By Winston Davis
Conventional politicians are actors who recite scripts dictated by their parties. When the script changes, they look pretty silly. Take poor Bob Goodlatte who, for years, has done the GOP's bidding but is now under attack from all sides.
Concerned about the environment? Goodlatte wants to gut the Clean Water Act and prevent the EPA from implementing a vital, court-ordered plan to clean up the Chesapeake Bay. He wants to set aside enforceable standards in favor of a watered-down scheme that would fill the Bay with higher levels of phosphorous, nitrogen and sediment. Faithful to the big business line of his party, Goodlatte kowtows to agricultural and poultry lobbies (bankrolled by companies like Perdue), while turning his back on small-time farmers and "watermen" from the local fishing and crabbing communities.
Goodlatte's proposed balanced budget amendment is even worse. Balancing the federal budget is intuitively appealing to everybody who hates government waste and inefficiency. But Goodlatte's solution throws the baby out with the wash. It requires a super-majority in both chambers to increase taxes or run a deficit. A three-fifths majority would be necessary to raise the debt ceiling. In effect, Goodlatte's plan creates two new fiscal filibusters in each chamber - as though the Senate's present filibuster were not bad enough!
Standard and Poor's managing director, John Chambers, says that Goodlatte's proposal would make it more likely the country will default on its obligations. He reminds us that the mere possibility of default is enough to lower the nation's credit-rating. (S&P reduced the U.S. credit rating from AAA to AA+ after Goodlatte and fellow Republicans threw a temper tantrum during the debt-ceiling debate last year). Chambers warns that the Goodlatte amendment would limit the ability of Congress to deal with future financial crises.
On the other hand, conservatives like Rep. Paul Ryan (R-WI) predict that Goodlatte's proposal will result in higher taxes and a larger federal government. This puts Goodlatte (who foolishly signed Grover Norquist's pledge never to raise taxes) in a real bind. Goodlatte weakly claims that smaller tax increases now will prevent larger ones in the future. But who knows? He points out that in 1798 Thomas Jefferson himself came out for a balanced budget rule, forgetting that Jefferson later said that it was fine for the government to borrow money if it could pay the money back "in one generation."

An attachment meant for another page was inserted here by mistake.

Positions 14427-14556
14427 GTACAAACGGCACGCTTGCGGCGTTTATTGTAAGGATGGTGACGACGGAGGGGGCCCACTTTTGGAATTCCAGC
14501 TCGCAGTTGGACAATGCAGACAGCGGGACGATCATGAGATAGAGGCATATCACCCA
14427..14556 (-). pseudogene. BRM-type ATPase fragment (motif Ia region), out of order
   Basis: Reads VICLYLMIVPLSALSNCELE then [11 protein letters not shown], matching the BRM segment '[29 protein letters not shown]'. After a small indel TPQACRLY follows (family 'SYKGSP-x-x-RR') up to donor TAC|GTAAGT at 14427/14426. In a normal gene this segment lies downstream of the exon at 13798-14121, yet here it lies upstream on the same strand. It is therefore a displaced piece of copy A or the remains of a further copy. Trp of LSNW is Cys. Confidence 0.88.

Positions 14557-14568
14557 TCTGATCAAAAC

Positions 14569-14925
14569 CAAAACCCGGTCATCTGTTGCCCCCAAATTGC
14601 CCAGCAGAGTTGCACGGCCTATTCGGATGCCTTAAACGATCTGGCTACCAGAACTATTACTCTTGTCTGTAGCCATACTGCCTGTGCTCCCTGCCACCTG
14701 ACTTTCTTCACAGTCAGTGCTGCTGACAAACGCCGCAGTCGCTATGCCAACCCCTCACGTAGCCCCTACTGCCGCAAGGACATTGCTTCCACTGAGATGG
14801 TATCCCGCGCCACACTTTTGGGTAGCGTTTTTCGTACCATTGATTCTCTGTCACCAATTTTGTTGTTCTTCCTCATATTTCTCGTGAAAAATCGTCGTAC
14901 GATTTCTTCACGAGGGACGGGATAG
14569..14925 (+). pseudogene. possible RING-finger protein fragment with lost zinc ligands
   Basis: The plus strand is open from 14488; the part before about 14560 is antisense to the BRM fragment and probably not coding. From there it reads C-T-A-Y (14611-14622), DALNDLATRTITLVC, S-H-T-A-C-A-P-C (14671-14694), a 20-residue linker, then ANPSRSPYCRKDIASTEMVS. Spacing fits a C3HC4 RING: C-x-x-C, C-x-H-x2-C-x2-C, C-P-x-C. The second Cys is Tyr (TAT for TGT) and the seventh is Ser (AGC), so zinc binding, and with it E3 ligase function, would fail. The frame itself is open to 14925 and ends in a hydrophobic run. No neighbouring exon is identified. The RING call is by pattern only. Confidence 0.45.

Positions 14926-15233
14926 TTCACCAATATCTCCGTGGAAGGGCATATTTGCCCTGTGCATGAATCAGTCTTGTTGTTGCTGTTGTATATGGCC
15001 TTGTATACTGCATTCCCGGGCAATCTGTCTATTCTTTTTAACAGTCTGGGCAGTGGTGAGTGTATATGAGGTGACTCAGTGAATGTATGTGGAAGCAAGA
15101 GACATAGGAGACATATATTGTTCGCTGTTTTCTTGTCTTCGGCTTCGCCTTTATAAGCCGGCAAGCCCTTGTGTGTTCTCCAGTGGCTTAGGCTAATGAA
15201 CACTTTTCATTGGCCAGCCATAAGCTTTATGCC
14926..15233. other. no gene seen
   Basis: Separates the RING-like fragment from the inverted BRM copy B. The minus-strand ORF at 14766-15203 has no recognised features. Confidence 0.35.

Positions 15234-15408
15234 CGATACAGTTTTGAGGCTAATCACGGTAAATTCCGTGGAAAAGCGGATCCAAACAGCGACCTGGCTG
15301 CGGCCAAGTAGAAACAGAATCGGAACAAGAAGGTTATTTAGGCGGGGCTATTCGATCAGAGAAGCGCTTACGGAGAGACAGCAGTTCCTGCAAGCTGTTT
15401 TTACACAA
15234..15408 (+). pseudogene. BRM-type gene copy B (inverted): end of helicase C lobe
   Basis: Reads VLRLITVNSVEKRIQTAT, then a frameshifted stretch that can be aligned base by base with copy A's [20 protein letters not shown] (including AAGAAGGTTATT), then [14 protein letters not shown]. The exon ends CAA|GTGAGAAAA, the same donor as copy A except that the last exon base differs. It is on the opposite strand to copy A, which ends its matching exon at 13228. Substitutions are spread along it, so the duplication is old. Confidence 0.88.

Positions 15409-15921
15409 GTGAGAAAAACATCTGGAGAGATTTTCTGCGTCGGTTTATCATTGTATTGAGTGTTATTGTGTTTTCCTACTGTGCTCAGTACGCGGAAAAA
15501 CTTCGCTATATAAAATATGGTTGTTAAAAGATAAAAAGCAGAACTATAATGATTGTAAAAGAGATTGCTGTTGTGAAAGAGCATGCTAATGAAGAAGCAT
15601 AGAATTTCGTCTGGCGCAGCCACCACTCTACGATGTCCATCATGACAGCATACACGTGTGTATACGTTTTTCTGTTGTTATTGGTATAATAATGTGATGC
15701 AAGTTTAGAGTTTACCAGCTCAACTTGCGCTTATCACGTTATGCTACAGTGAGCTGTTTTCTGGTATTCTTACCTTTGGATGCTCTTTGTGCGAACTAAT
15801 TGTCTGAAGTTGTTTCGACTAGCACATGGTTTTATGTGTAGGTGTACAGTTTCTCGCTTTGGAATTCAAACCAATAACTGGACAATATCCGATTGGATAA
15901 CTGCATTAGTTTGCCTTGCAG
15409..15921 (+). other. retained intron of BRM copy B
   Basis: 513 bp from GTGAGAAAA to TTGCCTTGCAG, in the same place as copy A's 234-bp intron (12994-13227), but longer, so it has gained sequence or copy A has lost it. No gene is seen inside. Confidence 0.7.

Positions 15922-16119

Fortunately, in Andy Schmookler, a brilliant, passionate, and scrappy Democrat from the Mt. Jackson area, Virginia's Sixth District has an alternative to Goodlatte and his reckless schemes. Schmookler points out that Goodlatte's amendment would result in cuts in Social Security and Medicare - programs that we seniors depend on. It would reduce federal spending by shifting financial responsibilities and taxes to state and local governments.
Schmookler argues that Goodlatte's position is the same as Herbert Hoover's, and that Hoover's commitment to a balanced budget prolonged the Great Depression. Here's why. In a recession or depression people are afraid to spend money. Demand dries up and people are thrown out of work. Schmookler says that when this happens, the government itself should jump-start the economy by acting as "the consumer of last resort." Goodlatte's amendment makes this kind of last-ditch intervention impossible. As a trickle-down fundamentalist, Goodlatte mistakenly believes the economy can be revived by cutting the taxes of the rich.
Schmookler points out that Republicans have financed two wars in the Middle East by keeping them "off the books," borrowing and raising the national debt. Under GOP leadership, the government also failed to pay for a hugely expensive expansion of Medicare. Schmookler reminds us that Goodlatte voted for all of these things, and that he voted seven (!) times to raise the national debt ceiling. Like directionally challenged Mitt Romney, Goodlatte apparently thinks he can go forward by doing a U-turn.
Schmookler believes that America's problem today is not just political; it's spiritual. He says that conventional politicians like Goodlatte have put people into a "state of trance." To those under the sorcerer's spell, there is no difference between self-interest and virtue, or between what's good for big business and what's good for the country. Few notice the irony of Republicans attacking Republican ideas - e.g., proposals like "cap and trade" and the "individual mandate," ideas that originated in conservative circles. Once Democrats show any interest in these proposals they become taboo for Republicans. The only thing that matters to Republicans is to keep Democrats off balance and thereby defeat Barack Obama. Conservatives, who are supposed to "conserve" (i.e., preserve) what is good in our tradition, have become a "wrecking crew" bent on destroying anything that benefits the average person.
Unlike Bob Goodlatte, Andy Schmookler is no ordinary politician. He's not even an ordinary Democrat. Listen to what he's saying and you'll hear what his campaign refreshingly calls "truth for a change."
Dr. Winston Davis is a professor emeritus at Washington and Lee University. He lives in Lexington, Va., where he writes a monthly column for the News-Gazette.